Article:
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Imaging Services

 

Choose Roane Medical Center for your diagnostic imaging needs! You have a choice in your healthcare. Tell your physician, you choose Roane Medical Center!

Roane Medical Center offers a comprehensive range of imaging services and state-of-the-art technology. Our technical staff, along with the radiologists of Vista Radiology, are devoted to meeting the needs of the community and delivering excellent patient care.

CT Scan

Roane CT bayRoane diagnostic imaging bayComputed tomography, also known as CT or CAT (computerized axial tomography) scans, combine the power of X-rays and computers with minimal radiation. these cross-sectional images of the body enable doctors to see a patient’s internal anatomy without surgery.

Our CT services include:

  • Routine head, neck, chest, abdomen and pelvis studies
  • Orthopedic studies – spines and extremities
  • Pediatric studies
  • CT Angiography – all arterial studies (circle of Willis, carotid, renal, mesenteric, aorta and run-offs) except for coronary artery studies
  • Biopsies and drainages

Exam preparation:

  • Each patient will need to bring with them a complete written list of medications they are currently taking.
  • Arrive 15 minutes prior to your scheduled appointment to register.
  • Inform technologist or RN if there is a possibility you are pregnant.
  • When the patient arrives to the CT department, they will be asked about their medical history by a nurse or technologist. If lab work is needed, it will be completed prior to the exam

CT Abdomen and/or Pelvis with contrast

Exam requires the patient to drink oral contrast, which is a liquid that makes the stomach, small bowel and colon more visible. The patient should have no food or drink for 4 hours prior to exam. Patients receiving oral contrast will drink the contrast and then wait a minimum of 60 minutes before the scan is performed.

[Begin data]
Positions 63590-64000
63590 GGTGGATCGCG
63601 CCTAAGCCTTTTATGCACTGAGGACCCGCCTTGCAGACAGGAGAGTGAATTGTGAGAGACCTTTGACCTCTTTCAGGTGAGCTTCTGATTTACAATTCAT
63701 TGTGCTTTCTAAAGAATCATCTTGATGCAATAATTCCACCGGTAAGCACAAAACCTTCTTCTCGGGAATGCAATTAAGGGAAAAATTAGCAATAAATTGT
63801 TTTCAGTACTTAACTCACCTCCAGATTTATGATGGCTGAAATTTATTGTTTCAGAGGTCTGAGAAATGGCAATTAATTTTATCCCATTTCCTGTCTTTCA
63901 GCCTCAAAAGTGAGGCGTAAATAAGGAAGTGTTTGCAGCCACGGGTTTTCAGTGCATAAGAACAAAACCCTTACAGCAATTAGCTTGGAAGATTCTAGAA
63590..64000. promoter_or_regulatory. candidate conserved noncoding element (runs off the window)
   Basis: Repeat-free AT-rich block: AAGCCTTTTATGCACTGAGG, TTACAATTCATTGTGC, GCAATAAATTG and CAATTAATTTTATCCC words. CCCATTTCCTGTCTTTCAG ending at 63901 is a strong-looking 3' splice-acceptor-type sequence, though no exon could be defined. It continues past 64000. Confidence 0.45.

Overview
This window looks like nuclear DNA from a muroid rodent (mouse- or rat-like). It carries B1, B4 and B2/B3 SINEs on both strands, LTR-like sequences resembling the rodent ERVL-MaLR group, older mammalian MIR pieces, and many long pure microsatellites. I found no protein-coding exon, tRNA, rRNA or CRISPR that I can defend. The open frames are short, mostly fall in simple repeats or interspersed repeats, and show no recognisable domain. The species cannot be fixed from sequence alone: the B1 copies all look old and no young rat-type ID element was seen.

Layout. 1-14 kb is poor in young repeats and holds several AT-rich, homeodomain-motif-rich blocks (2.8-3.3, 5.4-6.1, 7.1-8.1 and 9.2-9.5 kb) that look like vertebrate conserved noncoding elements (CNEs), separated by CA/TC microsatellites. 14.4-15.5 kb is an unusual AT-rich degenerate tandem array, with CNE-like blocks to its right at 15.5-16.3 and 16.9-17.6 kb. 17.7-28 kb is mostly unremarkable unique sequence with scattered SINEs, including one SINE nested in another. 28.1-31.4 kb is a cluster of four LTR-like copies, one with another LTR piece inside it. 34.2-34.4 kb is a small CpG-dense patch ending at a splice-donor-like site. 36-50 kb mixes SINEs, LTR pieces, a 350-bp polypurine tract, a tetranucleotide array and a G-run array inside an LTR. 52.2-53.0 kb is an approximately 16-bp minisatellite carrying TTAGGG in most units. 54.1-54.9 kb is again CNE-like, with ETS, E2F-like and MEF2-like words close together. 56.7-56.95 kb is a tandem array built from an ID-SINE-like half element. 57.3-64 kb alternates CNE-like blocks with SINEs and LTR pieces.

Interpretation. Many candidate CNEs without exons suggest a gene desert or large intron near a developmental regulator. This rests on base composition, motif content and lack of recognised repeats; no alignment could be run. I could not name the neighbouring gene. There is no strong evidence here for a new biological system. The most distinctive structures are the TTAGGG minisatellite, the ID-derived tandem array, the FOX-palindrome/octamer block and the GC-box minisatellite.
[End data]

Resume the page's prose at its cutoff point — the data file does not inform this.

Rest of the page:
Heart Cath

Roane Medical Center offers full-service diagnostic heart catheterization services through our fully-digital Toshiba Cath Lab.

Cardiac catheterization is a medical procedure used to diagnose and treat some heart conditions. A long, thin, flexible tube called a catheter is put into a blood vessel. Through the catheter, your doctor can do diagnostic tests and treatments on your heart.


Interventional Radiology

Interventional Radiology is a subspecialty of radiology in which minimally invasive procedures are performed using image guidance. The concept behind IR is to diagnose or treat pathology with the most minimally invasive techniques possible. IR procedures can reduce infection rates, recovery times, and shorten hospital stays. As a result, many IR procedures are performed with conscious sedation.

Common IR Procedures:

  • Bone Marrow Biopsies
  • Port Placements
  • IVC Filters
  • Gastrostomy Tubes
  • Tunneled Pleural Catheter Placement
  • Hemodialysis Catheter Placement (Permcath)
  • Pleurx Catheters
  • Joint Injections
  • Percutaneous Nephrosotomy
  • Peritoneal Dialysis Catheters
  • Quinton Catheters
  • Paracentesis
  • Thoracentesis
  • Thyroid Biopsies
  • Breast Biopsies
  • Renal Biopsies
  • Lung Biopsies
  • Liver Biopsies
  • Many other procedures offered

MRI

Magnetic Resonance Imaging (MRI) is a noninvasive medical test that uses a powerful magnetic field, and radio frequency waves to produce detailed pictures of the body. No radiation is used. Because there’s no radiation exposure to the patient, MRI has become popular as an alternative diagnostic tool.

All technologists are registered with the American Registry of Radiologic Technologists (ARRT) and receive extensive training in their respective areas.